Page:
Tens of thousands of sincere people went to Washington to express their anger at the continued racism that happens across the United States. They did so in 1963 and they do so in 2020. Martin Luther King made his famous "I have a dream" speech in 1963. The family of George Floyd still live in the 2020 nightmare.
Just as they did many decades ago, the liberals of the Democratic Party shed crocodile tears and the conservatives of the Republicans tells its supporters to look the other way.
It has become pretty much of a cliché among members of the World Socialist Party of the United States to declare that there is little, if any, difference among the presidential candidates. When you get right down to bedrock, how can there be any difference? Capitalism is, essentially, the wages, prices, profits system and whatever designation the candidates in the 2020 election run under — Republican, Democratic, Green or Libertarian none advocate the immediate, or even the future, abandonment of the relationships of wage labor and capital. All argued for a better operation of the present social structure.
The election of politicians to power in a capitalist state is a business in which the expectations of the electorate play an important role. To begin with, the working class like to feel that their leaders are strong men who can control and influence events, even if for most of the time they are not sure of how this is to happen. In many ways this means that something is expected to happen simply because a politician says it will; it is enough for one of them to spout a catchy slogan for the problems of poverty, bad housing, social despair, to melt away like snow in the sunshine. At the same time the workers prefer their leaders to have some contact with what they, rather selectively, see as reality; only in extreme situations like wartime will they accept what they call extremism. Thus it is established now for politicians to fight over the “middle ground” of policies, which means over which party can distort facts and fashion its deceptions successfully enough to appeal to a wide majority of workers. This is the party which usually wins the election. The American workers will take their pick of the promises offered them. Listening to their candidates, how many of them will recall the many disappointments in the past, of promises gone sour, of a smooth-tongued President who uses his oratory to explain away the unpleasant realities of capitalism. Like workers everywhere, the American voters have had plenty of this. Sadly, there can be little expectancy that in 2020 they will show that they have had enough.
The question of how to bring back “prosperity” is foremost in the minds of the electorate, and both parties frame their platforms accordingly. To a large section of the working class “prosperity” means being able to get jobs again. For the capitalist class it means the promise of more profit. Another reason why the various capitalist groups are so anxious for political power is their desire to have a say in raising taxes.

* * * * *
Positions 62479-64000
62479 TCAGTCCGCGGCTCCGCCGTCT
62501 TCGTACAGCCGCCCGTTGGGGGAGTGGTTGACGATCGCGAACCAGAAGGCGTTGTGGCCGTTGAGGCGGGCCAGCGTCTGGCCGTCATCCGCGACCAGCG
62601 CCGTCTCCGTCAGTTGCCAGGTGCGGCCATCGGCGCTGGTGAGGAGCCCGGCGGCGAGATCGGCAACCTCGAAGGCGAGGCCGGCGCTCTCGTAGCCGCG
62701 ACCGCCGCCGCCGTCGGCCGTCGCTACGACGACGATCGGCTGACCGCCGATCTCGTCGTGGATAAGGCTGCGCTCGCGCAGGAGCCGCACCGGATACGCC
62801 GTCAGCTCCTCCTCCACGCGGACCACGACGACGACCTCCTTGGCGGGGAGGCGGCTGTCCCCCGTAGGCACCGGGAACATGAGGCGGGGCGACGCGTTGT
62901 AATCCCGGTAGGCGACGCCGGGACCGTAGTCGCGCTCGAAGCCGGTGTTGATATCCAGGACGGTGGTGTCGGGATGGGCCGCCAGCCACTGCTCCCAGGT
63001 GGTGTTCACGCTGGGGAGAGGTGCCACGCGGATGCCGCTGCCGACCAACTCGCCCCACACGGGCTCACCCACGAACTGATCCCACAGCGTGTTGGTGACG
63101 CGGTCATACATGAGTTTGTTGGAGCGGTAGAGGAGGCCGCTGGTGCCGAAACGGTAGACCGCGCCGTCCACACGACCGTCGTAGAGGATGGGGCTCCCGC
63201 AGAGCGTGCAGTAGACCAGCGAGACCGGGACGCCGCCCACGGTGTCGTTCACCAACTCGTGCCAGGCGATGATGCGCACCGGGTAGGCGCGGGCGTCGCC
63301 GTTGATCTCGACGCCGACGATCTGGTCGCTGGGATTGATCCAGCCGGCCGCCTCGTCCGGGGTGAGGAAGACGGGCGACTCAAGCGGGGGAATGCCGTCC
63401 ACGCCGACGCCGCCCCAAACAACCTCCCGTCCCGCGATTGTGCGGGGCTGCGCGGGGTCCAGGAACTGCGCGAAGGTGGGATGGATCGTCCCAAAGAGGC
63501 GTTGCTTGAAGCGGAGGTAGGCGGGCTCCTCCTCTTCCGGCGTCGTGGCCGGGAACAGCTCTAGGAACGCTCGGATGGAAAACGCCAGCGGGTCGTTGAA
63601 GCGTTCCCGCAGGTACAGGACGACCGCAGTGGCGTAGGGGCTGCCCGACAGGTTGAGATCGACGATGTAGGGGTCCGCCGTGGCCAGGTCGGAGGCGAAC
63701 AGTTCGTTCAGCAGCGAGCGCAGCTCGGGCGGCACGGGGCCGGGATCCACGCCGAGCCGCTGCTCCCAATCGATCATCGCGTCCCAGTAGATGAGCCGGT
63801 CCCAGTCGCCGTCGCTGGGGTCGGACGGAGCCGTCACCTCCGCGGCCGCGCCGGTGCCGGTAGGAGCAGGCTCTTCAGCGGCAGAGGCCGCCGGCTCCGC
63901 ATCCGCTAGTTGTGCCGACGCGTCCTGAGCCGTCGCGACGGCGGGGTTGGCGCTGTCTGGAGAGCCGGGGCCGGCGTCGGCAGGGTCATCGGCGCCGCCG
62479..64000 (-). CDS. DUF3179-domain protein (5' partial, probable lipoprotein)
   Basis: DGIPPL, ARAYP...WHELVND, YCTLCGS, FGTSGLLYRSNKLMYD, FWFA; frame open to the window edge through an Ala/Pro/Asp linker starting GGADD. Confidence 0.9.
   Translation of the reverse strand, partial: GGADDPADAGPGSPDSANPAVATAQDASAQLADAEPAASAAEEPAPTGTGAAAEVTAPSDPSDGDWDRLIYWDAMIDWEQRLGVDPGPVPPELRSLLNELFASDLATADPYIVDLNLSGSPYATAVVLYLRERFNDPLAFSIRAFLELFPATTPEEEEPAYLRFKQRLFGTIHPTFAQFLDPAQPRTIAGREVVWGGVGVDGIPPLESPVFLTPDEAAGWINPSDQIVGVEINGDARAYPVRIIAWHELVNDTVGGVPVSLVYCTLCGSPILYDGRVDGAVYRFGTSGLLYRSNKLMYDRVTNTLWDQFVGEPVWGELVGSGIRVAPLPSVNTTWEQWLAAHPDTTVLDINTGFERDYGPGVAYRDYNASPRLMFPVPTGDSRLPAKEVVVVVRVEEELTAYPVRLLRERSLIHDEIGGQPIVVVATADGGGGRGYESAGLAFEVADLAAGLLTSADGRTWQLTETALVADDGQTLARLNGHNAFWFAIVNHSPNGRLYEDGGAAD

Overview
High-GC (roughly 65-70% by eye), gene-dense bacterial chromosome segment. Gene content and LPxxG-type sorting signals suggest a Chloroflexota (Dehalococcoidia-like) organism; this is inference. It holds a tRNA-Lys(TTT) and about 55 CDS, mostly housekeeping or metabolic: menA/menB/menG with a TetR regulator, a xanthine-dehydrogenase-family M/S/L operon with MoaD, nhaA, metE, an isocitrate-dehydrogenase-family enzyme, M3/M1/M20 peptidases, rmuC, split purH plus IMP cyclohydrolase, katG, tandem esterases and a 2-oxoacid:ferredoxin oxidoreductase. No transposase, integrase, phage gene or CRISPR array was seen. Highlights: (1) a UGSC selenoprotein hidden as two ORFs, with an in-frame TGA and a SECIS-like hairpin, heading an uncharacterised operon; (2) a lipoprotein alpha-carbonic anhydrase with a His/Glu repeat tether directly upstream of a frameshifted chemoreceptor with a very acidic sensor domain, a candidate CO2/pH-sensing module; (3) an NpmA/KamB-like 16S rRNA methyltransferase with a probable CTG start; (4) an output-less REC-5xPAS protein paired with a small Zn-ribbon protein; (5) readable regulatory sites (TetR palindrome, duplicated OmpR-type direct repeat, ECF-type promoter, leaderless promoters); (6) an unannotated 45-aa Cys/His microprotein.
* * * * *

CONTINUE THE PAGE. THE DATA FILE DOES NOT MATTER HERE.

With millions of wage slaves without means of selling their energies, and thus being deprived of the necessaries of life, there is always a danger that these hungry hordes might attack capitalist property. The capitalists realize this, and are compelled to make some sort of provision for these potentially dangerous slaves, by taking part of the wealth they have stolen from the slaves and giving it back to them in the form of food-banks, welfare relief, and the like. When private charity proved insufficient, the authorities had to step in and make provision, out of resources already depleted owing to the declining yield from the existing taxes—a feature of every business recession.
There are, of course, superficial differences that bear examination if only that they indicate the bankruptcy of capitalist ideologists. There has not been a solitary instance, in American politics, of a candidate entering the arena to advocate world socialism. It is truly time for a change!
If you had to 'sell' the idea of capitalism to people on a socialist planet they'd laugh at you. There'd be nothing in it for them except misery and slavery. Most people don't support capitalism because they think it is perfect or even particularly pleasant. They support it because they think they've got no choice, and they think that because they are hypnotized by its bogus ideology, its bogus values and its bogus leaders. Capitalism is adaptive and very clever at whitewashing itself. Our hope is that, in a new climate of radical skepticism which even conservatives can't be immune to, perhaps the whitewash won't wash for much longer.
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